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Original Investigation
April 19, 2017

Comparison of Efficacy and Safety Between Propranolol and Steroid for Infantile HemangiomaA Randomized Clinical Trial

Author Affiliations
  • 1Department of Dermatology, Seoul National University College of Medicine, Seoul, Republic of Korea
  • 2Institute of Human-Environment Interface Biology, Seoul National University Medical Research Center, Seoul, Republic of Korea
  • 3Laboratory of Cutaneous Aging and Hair Research, Biomedical Research Institute, Seoul National University Hospital, Seoul, Republic of Korea
  • 4Department of Plastic and Reconstructive Surgery, Institute of Human-Environment Interface Biology, Seoul National University College of Medicine, Seoul, Republic of Korea
  • 5Division of Medical Statistics, Medical Research Collaborating Center, Seoul National University College of Medicine, Seoul National University Hospital, Seoul, Republic of Korea
  • 6Department of Plastic and Reconstructive Surgery, Seoul National University Hospital, Seoul, Republic of Korea
  • 7Department of Radiology, Seoul National University College of Medicine, Seoul, Republic of Korea
  • 8Department of Medicine, Seoul National University School of Medicine (Master Course), Seoul, Republic of Korea
  • 9Department of Pediatrics, Cancer Research Institute, Seoul National University College of Medicine, Seoul National University Children’s Hospital, Seoul, Republic of Korea
  • 10Department of Plastic and Reconstructive Surgery, Seoul National University Bundang Hospital, Gyeonggi, Republic of Korea
JAMA Dermatol. Published online April 19, 2017. doi:10.1001/jamadermatol.2017.0250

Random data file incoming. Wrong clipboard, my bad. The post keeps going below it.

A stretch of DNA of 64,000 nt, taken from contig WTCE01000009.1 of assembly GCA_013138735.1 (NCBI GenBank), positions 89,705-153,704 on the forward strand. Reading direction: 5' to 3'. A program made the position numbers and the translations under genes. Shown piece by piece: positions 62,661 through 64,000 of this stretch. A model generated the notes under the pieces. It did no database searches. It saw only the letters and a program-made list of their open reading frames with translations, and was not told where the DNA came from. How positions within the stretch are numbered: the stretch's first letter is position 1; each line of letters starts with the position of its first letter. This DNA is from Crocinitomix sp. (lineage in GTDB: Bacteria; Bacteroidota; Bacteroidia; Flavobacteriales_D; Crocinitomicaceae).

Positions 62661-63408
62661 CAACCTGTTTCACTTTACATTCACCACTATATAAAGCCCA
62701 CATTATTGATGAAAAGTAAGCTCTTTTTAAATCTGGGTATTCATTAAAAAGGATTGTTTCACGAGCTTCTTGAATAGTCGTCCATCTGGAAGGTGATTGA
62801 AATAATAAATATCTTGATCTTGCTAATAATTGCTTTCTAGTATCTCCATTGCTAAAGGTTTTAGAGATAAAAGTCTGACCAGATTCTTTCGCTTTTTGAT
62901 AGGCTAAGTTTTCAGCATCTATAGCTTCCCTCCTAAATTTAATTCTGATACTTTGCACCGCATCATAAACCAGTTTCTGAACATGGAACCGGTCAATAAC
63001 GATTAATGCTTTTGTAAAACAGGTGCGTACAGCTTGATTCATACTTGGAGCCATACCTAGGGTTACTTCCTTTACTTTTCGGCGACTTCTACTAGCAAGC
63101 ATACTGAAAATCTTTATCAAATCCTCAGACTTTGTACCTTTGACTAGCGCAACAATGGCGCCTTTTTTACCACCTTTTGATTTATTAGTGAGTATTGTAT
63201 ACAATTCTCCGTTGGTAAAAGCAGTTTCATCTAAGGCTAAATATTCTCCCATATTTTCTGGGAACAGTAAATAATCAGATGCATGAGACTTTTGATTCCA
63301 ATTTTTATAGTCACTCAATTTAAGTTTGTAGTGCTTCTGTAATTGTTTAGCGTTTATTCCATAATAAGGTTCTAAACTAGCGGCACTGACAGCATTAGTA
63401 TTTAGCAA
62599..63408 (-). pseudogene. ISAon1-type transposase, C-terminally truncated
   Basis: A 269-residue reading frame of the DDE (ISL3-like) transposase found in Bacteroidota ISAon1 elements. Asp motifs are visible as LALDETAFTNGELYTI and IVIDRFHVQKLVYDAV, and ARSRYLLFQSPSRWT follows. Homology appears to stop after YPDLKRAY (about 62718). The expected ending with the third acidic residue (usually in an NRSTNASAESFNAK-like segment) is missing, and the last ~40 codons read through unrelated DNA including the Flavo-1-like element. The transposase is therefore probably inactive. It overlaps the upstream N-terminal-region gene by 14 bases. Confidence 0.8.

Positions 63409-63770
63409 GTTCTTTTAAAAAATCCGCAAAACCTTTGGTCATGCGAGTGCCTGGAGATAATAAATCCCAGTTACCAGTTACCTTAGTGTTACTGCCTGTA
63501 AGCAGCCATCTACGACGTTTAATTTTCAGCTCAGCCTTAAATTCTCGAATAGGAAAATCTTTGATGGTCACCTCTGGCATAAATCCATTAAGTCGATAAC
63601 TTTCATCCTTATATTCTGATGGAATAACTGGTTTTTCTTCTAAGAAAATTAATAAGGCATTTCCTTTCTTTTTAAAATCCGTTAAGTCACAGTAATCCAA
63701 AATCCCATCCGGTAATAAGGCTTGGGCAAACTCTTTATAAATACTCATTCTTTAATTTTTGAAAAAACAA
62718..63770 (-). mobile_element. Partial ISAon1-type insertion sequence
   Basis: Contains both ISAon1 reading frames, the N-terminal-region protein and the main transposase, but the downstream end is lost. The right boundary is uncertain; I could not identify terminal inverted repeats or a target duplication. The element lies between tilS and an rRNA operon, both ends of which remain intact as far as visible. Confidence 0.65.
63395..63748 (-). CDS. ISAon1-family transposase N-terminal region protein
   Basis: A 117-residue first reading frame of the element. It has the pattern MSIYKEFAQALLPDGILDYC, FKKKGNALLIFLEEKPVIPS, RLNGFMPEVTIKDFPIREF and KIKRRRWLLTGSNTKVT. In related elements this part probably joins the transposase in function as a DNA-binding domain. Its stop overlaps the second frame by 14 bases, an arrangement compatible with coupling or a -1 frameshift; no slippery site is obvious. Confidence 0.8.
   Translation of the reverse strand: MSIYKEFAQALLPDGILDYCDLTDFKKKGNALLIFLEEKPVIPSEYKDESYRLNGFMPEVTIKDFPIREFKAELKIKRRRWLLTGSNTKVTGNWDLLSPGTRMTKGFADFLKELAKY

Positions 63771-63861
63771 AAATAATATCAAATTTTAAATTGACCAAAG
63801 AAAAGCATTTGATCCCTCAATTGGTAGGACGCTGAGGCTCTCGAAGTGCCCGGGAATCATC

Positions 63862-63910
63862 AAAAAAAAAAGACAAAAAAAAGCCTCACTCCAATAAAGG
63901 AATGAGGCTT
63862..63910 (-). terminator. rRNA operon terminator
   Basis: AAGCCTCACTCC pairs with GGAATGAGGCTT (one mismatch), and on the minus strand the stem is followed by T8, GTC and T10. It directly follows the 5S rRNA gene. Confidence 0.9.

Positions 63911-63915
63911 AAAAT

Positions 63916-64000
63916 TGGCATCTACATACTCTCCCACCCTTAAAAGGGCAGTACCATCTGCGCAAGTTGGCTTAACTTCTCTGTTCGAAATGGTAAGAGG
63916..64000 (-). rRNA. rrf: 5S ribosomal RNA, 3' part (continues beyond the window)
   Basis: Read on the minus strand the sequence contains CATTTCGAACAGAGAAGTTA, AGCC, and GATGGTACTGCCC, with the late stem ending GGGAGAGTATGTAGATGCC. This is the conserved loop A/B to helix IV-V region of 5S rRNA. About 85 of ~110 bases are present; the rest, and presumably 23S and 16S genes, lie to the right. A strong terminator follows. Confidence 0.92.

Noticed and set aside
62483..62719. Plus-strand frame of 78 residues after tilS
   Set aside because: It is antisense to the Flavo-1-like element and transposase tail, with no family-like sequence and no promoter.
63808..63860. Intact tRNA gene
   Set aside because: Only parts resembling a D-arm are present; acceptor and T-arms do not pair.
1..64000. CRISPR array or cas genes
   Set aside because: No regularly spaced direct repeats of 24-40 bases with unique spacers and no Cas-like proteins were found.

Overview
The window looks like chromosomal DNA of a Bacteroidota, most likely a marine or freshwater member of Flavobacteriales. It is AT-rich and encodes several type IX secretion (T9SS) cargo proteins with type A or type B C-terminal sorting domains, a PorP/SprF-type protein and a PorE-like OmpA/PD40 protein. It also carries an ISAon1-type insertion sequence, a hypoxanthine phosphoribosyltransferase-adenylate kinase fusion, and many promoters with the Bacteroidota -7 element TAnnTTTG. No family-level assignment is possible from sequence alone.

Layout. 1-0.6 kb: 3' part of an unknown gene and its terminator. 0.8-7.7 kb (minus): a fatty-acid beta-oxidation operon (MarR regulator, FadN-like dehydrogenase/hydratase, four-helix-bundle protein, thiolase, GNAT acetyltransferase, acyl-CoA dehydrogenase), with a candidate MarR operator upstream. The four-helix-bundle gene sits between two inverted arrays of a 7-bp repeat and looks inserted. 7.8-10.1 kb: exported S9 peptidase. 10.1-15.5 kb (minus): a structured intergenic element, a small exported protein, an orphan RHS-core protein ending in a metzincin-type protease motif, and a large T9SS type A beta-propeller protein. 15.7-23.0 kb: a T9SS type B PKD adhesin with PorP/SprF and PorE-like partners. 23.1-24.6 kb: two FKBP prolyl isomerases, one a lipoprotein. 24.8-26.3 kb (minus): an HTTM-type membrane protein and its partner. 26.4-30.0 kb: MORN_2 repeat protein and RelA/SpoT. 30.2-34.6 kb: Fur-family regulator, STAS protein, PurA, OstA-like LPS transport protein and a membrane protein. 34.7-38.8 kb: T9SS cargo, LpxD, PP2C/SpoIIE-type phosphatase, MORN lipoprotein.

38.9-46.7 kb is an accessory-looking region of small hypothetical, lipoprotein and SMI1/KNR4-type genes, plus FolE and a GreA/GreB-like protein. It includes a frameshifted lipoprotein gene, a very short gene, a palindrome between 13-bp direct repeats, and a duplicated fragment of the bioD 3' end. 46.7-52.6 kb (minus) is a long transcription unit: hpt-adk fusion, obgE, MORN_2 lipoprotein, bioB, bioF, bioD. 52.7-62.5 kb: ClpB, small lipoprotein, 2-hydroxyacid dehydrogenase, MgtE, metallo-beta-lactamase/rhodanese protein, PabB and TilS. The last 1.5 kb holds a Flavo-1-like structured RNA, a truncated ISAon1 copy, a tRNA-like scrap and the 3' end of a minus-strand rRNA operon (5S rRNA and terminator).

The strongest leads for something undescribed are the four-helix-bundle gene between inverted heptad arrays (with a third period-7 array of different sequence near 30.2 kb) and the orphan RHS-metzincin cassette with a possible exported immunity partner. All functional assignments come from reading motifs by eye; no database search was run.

Key Points

Question  Can propranolol be used as a first-line treatment for infantile hemangioma (IH)?

Findings  In this noninferiority randomized clinical trial of 34 infants, the treatment response rate in the propranolol group was 95.65%, and that of the steroid group was 91.94%. Because the difference in response rate between the groups was 3.71%, propranolol was considered noninferior to steroid in therapeutic effects in IH, and there was no difference between the groups in safety outcomes.

Meaning  Propranolol can be used as a first-line treatment for IH.

Abstract

Importance  There are limited data from randomized clinical trials comparing propranolol and steroid medication for treatment of infantile hemangioma (IH).

Objective  To determine the efficacy and safety of propranolol compared with steroid as a first-line treatment for IH.

Design, Setting, and Participants  This randomized clinical noninferiority trial tested the efficacy and safety of propranolol vs steroid treatment for IH at a single academic hospital. All participants were diagnosed with IH between June 2013 and October 2014, had normal heart function, and had not been previously treated for IH.

Interventions  The participants were randomly assigned to either the propranolol group or the steroid group. In the propranolol group, the patients were admitted, observed for adverse effects for 3 days after treatment initiation, and then released and treated as outpatients for 16 weeks (2 mg/kg/d). In the steroid group, the patients were seen as outpatients from the beginning and were also treated for 16 weeks (2 mg/kg/d).

Main Outcomes and Measures  The primary efficacy variable was the response to treatment at 16 weeks, which was evaluated by the hemangioma volume using magnetic resonance imaging before and at 16 weeks after treatment initiation. While comparing the effect of medication between the groups, we monitored the adverse effects of both drugs.

Results  A total of 34 patients (15 boys, 19 girls; mean age, 3.3 months; range, 0.3-8.2 months) were randomized to receive either propranolol or steroid treatment (17 in each treatment group). Guardians for 2 patients in the steroid group withdrew their consent, and 1 patient in the propranolol group did not complete the efficacy test. The intention-to-treat analysis, applying multiple imputations, found the treatment response rate in the propranolol group to be 95.65%, and that of the steroid group was 91.94%. Because the difference in response rate between the groups was 3.71%, propranolol was considered noninferior. We found that there was no difference between the groups in safety outcomes.

Conclusions and Relevance  Our trial demonstrated that propranolol was not inferior to steroid with respect to therapeutic effects in IH.

Trial Registration  clinicaltrials.gov Identifier: NCT01908972

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